Maybe you found something technological under the tree or in your stocking this year.
After unwrapping the gift – whether it’s a pair of wireless earbuds, a streaming stick, or a new tablet – you realise you may not know how to set it up. What if you have problems with it?
Chances are, if you’re not particularly tech-savvy, you’ll have some questions (nay, challenges) with your new gear.
The good news is that you have several options for getting technical support, including many free options, so here are a few suggestions.
Contact the manufacturer.
Don’t be afraid to contact the manufacturer for assistance. After all, a portion of the purchase price is dedicated to tech support and customer service, so don’t be afraid to use it. That, and the manufacturer, should be the best people to help you because tech support has most likely heard about the problem before.
To get help, go to the company’s website (such as apple.com or dell.com) and look for the tech support section, or do a web search for “(product name) tech support,” but make sure you’re reaching the correct company (look at the URL).
You have a few options for how to contact them: phone (if available), email (which may take a while to get a response), or look for a “Live Chat” option on the website to message with someone in real time (though it may be a “chatbot” at first).
Make use of tech-savvy friends and family.
If possible, contact a tech-savvy family member, friend, colleague, or neighbour.
If someone is willing to assist you over the phone, make sure you have your equipment ready to follow the instructions right away. Even better, write down the advice in case it comes up again.
Nothing beats in-person assistance, so perhaps tempt someone with some freshly baked holiday treats.
If they are unable to appear in person and you require computer assistance, having a trusted friend or family member log into your laptop or desktop remotely to fix the problem for you is the next best thing to being there, but watch what they’re doing as they take control of your mouse and take notes. Splashtop Personal (my personal favourite), LogMeIn, and Go ToMyPC are all popular “remote desktop” apps.
YouTube and web searches
Do you want to try to fix the problem yourself? Why not give it a shot if it’s something simple?
Do a web search for your problem, being as specific as possible, including the exact model number, and chances are you’ll find someone else experiencing the same problem (and hopefully, a solution, too).
Sometimes you can find a quick answer within the search engine.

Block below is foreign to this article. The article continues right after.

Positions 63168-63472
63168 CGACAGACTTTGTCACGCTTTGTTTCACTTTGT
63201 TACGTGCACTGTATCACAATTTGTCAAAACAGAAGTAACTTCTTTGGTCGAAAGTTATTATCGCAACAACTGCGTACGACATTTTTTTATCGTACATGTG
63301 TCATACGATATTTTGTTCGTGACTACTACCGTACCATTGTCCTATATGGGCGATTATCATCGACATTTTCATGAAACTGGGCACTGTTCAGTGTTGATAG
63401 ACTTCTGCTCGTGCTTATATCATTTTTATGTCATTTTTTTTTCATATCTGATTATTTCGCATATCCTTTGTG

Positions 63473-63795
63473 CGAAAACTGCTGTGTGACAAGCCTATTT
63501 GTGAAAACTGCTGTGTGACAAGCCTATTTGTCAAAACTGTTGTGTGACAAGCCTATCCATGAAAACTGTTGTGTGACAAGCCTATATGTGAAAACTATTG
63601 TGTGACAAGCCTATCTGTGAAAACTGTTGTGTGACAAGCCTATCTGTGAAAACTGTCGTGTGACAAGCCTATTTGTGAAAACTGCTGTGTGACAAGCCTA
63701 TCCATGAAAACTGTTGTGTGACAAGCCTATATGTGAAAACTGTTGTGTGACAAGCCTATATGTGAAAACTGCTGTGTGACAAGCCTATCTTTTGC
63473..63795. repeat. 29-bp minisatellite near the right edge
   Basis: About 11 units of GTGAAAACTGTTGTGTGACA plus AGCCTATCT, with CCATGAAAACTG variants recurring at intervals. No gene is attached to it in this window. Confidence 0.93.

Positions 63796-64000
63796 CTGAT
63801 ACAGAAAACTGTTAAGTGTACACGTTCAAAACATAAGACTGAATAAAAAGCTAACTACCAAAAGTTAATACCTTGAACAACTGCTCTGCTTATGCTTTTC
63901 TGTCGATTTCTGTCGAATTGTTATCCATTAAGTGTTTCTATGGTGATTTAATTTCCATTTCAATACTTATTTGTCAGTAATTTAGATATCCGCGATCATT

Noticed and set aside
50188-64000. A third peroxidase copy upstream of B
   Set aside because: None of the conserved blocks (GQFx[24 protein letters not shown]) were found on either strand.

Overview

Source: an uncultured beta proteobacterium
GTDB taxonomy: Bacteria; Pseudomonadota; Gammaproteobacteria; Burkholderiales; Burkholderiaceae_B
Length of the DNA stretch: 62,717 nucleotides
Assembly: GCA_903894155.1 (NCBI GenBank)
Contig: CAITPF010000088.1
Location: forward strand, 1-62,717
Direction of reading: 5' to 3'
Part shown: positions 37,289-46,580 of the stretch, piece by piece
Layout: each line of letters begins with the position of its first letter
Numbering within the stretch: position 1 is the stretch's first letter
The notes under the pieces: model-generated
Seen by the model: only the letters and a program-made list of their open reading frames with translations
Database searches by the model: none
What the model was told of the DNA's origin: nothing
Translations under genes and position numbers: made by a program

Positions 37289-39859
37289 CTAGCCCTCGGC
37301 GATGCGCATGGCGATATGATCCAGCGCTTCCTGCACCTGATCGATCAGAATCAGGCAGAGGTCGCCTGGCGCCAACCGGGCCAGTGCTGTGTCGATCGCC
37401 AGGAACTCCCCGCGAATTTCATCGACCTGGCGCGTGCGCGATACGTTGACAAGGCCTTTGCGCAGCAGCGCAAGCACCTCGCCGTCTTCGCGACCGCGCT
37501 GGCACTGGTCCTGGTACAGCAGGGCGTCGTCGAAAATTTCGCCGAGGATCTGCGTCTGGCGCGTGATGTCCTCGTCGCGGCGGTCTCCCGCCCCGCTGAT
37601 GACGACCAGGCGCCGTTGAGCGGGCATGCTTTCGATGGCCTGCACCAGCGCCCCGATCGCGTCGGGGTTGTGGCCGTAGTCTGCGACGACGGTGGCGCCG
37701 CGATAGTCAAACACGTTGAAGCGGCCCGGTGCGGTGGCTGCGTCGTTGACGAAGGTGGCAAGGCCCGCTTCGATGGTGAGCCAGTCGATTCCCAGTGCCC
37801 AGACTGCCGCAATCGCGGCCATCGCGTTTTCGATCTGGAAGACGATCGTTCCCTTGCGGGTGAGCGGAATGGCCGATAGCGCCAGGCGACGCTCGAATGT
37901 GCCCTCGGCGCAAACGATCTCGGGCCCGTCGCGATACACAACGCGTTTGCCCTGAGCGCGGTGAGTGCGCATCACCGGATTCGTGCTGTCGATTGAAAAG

If you learn visually, go to YouTube and search for your problem using relevant keywords to watch someone fix their technology so you can do the same.
Third-party retail and online services
Asurion, the company behind the nationwide chain of Asurion Tech Repair & Solutions repair stores (formerly uBreakiFix), offers a device protection plan called Asurion Home+ ($24.99/month) that covers virtually all home tech under one roof – smart home devices, TVs, computers and accessories, tablets and e-readers, and gaming consoles – regardless of where it was purchased or how old it is. This plan does not include smartphones.
Asurion promises to repair or replace broken technology (often at an Asurion Tech Repair & Solutions location) or reimburse you for it.
Best Buy’s Geek Squad, on the other hand, offers a different subscription service called Total Tech Support ($199.99/year), which provides unlimited support for all of your tech and appliances (via phone, online, and in-store) regardless of where they were purchased.
If you don’t have the time or patience for online or phone support, you could drop off your device at an electronics retailer or service centre for an expert to handle. Depending on the task and how busy the store is, it may not be fixed while you wait, so plan on being separated from your tech for a few days or longer.
And be aware that it may be costly, such as recovering corrupted files from a hard drive or replacing a broken iPad screen, so always request a quote and compare it to others before committing to one location.
Some major retailers also provide in-home assistance, but be sure to get quotes before they arrive and read customer reviews to see what they have to say about the service.